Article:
Seeing the Future

Washington has always been a restless tinkerer with the kind of mind that can’t sit still. Growing up in Chicago’s southside in the 1960s, he was your typical science nerd, building things with his Erector set and taking apart the family television to understand how it worked. By age 12, he knew his future would eventually include earning a Ph.D. That was the year his father finished his own doctoral studies and the family moved to the Milwaukee suburbs, where the newly minted Dr. Washington began teaching at Marquette University.

“It was not lost on me that the quality of our life changed drastically from when my dad was an inner-city schoolteacher,” he recalled. “I watched him become a professor at a relatively large university, and our lifestyle changed. I could put two and two together. I did the math and thought, ‘Okay, good education means good career means better quality of life.’”

By middle school, the family relocated to Texas. The gas shortages and political unrest of the 1970s energy crisis informed Washington’s path as he considered college. “Nuclear energy seemed like it could be an important part of the answer to energy independence,” he said. At that time, the only place in Texas with a dedicated nuclear engineering department with a top-rated graduate school was Texas A&M. It was an easy decision.

Dr. Ken Washington ’82 ’83 ’86 is creating a world where personal robots enhance the quality of life for people everywhere by providing convenience, connection and peace of mind.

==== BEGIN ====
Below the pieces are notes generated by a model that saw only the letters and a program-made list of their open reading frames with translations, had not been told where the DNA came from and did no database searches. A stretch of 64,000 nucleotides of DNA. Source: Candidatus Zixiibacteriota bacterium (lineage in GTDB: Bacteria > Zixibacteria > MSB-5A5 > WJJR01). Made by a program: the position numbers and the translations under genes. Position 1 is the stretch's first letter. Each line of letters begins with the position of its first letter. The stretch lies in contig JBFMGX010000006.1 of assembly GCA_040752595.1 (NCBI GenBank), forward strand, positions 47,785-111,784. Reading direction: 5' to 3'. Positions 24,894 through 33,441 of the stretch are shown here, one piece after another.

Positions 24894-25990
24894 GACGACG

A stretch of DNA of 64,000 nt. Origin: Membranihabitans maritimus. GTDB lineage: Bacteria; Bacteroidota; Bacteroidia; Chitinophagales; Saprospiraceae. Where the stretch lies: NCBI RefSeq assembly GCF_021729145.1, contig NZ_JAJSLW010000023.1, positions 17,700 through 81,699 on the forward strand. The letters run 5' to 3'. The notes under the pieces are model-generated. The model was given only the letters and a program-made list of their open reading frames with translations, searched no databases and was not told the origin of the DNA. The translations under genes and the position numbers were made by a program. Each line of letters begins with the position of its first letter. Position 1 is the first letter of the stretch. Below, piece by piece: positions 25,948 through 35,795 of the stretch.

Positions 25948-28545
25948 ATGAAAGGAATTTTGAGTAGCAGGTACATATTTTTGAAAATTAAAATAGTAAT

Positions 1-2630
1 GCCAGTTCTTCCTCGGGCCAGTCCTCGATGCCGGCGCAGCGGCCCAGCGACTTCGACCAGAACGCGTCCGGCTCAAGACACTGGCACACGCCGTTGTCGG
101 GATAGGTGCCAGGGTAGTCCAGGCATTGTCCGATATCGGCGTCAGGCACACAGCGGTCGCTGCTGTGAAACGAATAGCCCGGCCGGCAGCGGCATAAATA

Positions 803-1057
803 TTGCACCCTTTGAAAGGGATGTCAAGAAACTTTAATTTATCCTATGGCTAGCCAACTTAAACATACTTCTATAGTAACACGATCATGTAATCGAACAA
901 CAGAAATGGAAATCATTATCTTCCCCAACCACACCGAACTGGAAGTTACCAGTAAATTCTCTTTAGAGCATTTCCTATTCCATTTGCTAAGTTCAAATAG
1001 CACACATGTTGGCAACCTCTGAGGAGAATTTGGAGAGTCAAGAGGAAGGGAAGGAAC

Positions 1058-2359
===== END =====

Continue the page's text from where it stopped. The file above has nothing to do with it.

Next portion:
He attended Texas A&M for eight years, obtaining three degrees in nuclear engineering and maintaining a nearly perfect 4.0. (His one B was in a nuclear experimentation class, a recollection that still galls him 40 years later.) He kept his nose to the grindstone, but he also “had the full Aggie experience,” he said, including football, friends and Northgate on a Friday night. “I had such a great experience at Texas A&M. It seemed like I was there forever when I was young and in my 20s, but now it’s like a blip on the timeline,” he said.

As a student, Washington learned how to approach complicated problems without a clear solution. “Some of the problems in those classes were so hard. I had no way of knowing how to solve them,” he said. “There was no recipe, only trial and error and building relationships with other people who might have new approaches.” What he learned was not information but a process.

This strategy served him well throughout his career. When you’re building the technology of the future, there’s no playbook—only collaboration, persistence and a willingness to creatively engage with the problem for as long as it takes to find a way forward. “It doesn’t matter what the challenge is. I’ve got the method of how to go about it, how to build relationships with other people and how to do the research,” he added.